Handling Anger and Teenagers

Life, Motherhood  /   /  By Rica Espiritu  /  47 views

This is not a how-to. This is a lesson I learned as I grew up.

I lived in a household where 10-year-old mistakes are brought up everytime there’s an argument. It never ends. My mother kept on bringing up the past – why? Because according to her, she may forgive but she never forgets. She also makes sure that you never forget what you did.

I learned that if you don’t forget, it means that you never forgave. You still remember the hurt, the humiliation, loneliness and everything else that situation caused. That’s something I resolved to fix in my life.

Whatever upset me, I write about it and forget about it. Yes, I would write about the situation and the lesson. But I usually forget it. Unless it is a recurring action. Then, instead of being angry about it, I would just change the way I think about it. It makes life better. It also makes the people you live, think more about what they did and both of you get to move forward.

Which is why I always try to resolve issues within 24 hours. If it can’t be done in 24 hours, I’d keep at it until some sort of acceptable arrangement can be made. That makes everything, workable.


My son and I were talking over dinner about parenthood.

“My friend’s mom was acting so immature. She’s showing my friend that she’s still angry – like making dabog (muttering, yelling, slamming things down). When you’re angry and upset, you don’t have to show it all the time,” he said.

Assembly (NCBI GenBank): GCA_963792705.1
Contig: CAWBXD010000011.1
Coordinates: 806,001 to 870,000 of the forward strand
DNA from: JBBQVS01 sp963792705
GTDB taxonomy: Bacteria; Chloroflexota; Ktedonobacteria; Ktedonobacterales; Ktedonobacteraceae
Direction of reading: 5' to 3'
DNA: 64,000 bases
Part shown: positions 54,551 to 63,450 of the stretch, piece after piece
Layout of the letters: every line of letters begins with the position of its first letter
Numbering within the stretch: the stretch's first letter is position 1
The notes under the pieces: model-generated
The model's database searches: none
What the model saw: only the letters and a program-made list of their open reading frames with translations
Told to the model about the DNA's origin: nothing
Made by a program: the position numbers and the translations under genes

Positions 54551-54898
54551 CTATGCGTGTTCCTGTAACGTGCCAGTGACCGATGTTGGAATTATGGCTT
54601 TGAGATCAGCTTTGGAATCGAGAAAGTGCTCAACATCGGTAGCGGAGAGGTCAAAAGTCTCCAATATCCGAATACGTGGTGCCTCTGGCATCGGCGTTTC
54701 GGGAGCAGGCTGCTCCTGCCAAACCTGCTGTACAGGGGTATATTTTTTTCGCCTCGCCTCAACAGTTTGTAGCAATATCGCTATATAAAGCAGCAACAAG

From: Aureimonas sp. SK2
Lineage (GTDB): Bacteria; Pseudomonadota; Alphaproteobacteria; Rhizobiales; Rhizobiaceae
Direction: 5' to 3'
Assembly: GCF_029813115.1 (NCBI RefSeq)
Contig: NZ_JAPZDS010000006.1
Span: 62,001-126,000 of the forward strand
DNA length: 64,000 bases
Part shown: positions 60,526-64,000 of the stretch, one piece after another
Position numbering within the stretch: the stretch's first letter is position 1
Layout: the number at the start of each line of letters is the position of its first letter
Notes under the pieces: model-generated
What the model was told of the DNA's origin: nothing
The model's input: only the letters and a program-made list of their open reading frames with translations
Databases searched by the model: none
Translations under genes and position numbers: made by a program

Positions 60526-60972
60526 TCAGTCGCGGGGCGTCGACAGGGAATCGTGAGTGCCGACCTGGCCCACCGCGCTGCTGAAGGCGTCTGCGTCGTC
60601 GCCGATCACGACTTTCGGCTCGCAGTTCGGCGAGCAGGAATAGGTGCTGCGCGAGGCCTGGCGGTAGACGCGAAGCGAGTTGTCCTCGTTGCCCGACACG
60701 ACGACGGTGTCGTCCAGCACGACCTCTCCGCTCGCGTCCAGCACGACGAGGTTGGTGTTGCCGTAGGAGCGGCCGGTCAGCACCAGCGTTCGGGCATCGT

“Have they talked?” I asked.

“Yes, they talked yesterday. The mom just wants the daughter to know that she’s still upset about the situation by doing these things,” he said.

“Not everybody handles anger well. Only a few people know how to be angry at a situation, but not at their child,” I said.

“Well she’s doing a good job of alienating her daughter,” my son said.

I looked at my son squarely, “While people have a lot of opinion on how parenting should be, each child should be treated differently, just as each parent should be treated differently. You weren’t born with a set of manuals – just as kids weren’t given an instruction sheet on how to handle their own parents.”


What my son meant here is that he was hoping that his gf’s mom would be more sensible – like me (yes, I was flattered).

When I am angry at something, it stays there. I keep to the topic. If you switched the subject and talked about something else, my tone changes and I can talk ‘calmly’ about other issues. If the first issue hasn’t been threshed out yet, I’d go back to the topic and talk about it until a resolution is made. No, being ADHD has nothing to do with it. I just want to resolve things as they happen. I also make sure that something can be done about it. If it is beyond our control, then there’s no use being upset about something you can’t control or change [eg: I can’t change people, how they think or will react – but I can change how I can react to the situation]. That’s how I deal with situations. I think that’s how my son is learning to deal with things in his life as well.

It’s more like, I learned to deal with feelings the way I deal with problems. If you’re passionate about something, do it, talk about it – until the feeling dissipates. Then move on to the next issue. I learned that it applies to everything. If I can do something about it then do it. If it is beyond your control, then getting angry, upset or worried is just a waste of my time and energy.

Art. Projects. Managing people. Relationships.


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